Upon the arrival of Indian Prime Minister Narendra Modi in the United Kingdom Thursday, more than 200 writers, including celebrated British-Indian novelist Salman Rushdie, signed a letter calling on U.K. Prime Minister David Cameron to address free speech concerns in India. Modi was in the U.K. for a three-day visit to discuss increased trade and economic cooperation between the two countries, and the writers urged Cameron to take the opportunity to discuss India's "rising climate of fear."
U.K. novelists Ian McEwan and Val McDermid were also among the writers who signed the petition, addressing "growing intolerance and violence toward critical voices" in India. The letter asked Cameron to "demonstrate tolerance and protect free speech" by addressing the "deteriorating political environment in which those expressing dissent have been attacked by government ministers," the BBC reported.
Issues of free speech in India, particularly surrounding writers who criticize religion, have caused controversy in the country for many years, and the writers of Thursday's letter alleged the government has done little to protect Indian citizens' right to free expression. Malleshappa Madivalappa Kalburgi, Govind Pansare and Narendra Dabholkar were killed because of their controversial writings in the past two years alone.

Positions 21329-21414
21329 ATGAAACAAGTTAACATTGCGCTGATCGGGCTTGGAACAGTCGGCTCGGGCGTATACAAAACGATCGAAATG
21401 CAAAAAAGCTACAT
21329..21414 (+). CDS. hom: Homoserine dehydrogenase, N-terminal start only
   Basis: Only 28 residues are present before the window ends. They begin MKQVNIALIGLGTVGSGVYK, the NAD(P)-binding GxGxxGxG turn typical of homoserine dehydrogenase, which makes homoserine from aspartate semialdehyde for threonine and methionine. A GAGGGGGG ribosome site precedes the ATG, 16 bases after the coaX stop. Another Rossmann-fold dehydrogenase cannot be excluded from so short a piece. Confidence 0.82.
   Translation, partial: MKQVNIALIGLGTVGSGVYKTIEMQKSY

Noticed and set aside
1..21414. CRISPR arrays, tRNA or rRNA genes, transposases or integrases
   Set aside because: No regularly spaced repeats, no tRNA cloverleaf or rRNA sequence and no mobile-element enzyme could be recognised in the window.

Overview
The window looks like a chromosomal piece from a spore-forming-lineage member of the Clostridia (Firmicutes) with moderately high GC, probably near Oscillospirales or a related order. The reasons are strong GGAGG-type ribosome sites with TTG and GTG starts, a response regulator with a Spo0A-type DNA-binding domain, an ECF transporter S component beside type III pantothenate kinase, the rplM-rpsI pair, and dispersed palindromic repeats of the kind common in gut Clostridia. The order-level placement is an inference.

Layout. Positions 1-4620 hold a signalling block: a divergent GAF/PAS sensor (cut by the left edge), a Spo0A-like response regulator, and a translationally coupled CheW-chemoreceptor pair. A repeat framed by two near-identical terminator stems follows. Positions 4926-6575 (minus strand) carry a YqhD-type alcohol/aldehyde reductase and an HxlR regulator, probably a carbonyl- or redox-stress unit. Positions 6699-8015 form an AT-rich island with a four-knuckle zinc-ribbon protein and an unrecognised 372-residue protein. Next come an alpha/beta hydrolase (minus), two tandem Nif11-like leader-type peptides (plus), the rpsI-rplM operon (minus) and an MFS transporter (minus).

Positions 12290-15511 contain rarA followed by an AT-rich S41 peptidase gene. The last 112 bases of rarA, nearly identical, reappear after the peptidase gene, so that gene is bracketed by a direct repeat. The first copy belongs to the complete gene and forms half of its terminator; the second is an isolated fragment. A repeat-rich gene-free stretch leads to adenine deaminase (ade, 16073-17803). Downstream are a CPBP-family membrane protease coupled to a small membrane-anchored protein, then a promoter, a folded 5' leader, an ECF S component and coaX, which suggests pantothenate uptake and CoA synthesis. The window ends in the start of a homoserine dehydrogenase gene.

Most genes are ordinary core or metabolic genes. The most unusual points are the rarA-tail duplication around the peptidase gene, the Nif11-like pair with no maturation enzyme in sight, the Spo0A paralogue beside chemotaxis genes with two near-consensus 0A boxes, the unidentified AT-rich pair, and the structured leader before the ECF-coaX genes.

Kalburgi was shot and killed in August for his nonfiction works criticizing idol worship in India. Kalburgi sought to expose gurus, sorcerers and other types of healers as charlatans in his several decades as a scholar, angering many orthodox religious groups who believe in such practices. Two masked men entered Kalburgi's home Aug. 30 and opened fire on the 77 year-old writer who was declared dead at a nearby hospital.
Over 200 writers sign petition urging David Cameron to discuss freedom of speech with Indian PM https://t.co/Pnz2Uowv6Y
— The Independent (@Independent) November 12, 2015
Several of the signers of the letter to Cameron, including Rushdie most notably, are no strangers to free speech controversies. Rushdie’s 1988 novel, “The Satanic Verses,” caused outrage among Muslims for reimagining the Koran, the holy book of Islam, as if it had been written by Satan instead of God.
Iranian supreme leader Ayatollah Khomeini issued a fatwa on Rushdie in 1989 for his supposedly heretical book, calling on all Muslims worldwide to kill the novelist. Rushdie went into hiding for several years and has continued to be an outspoken defender of free speech, particularly in the face of religious extremism.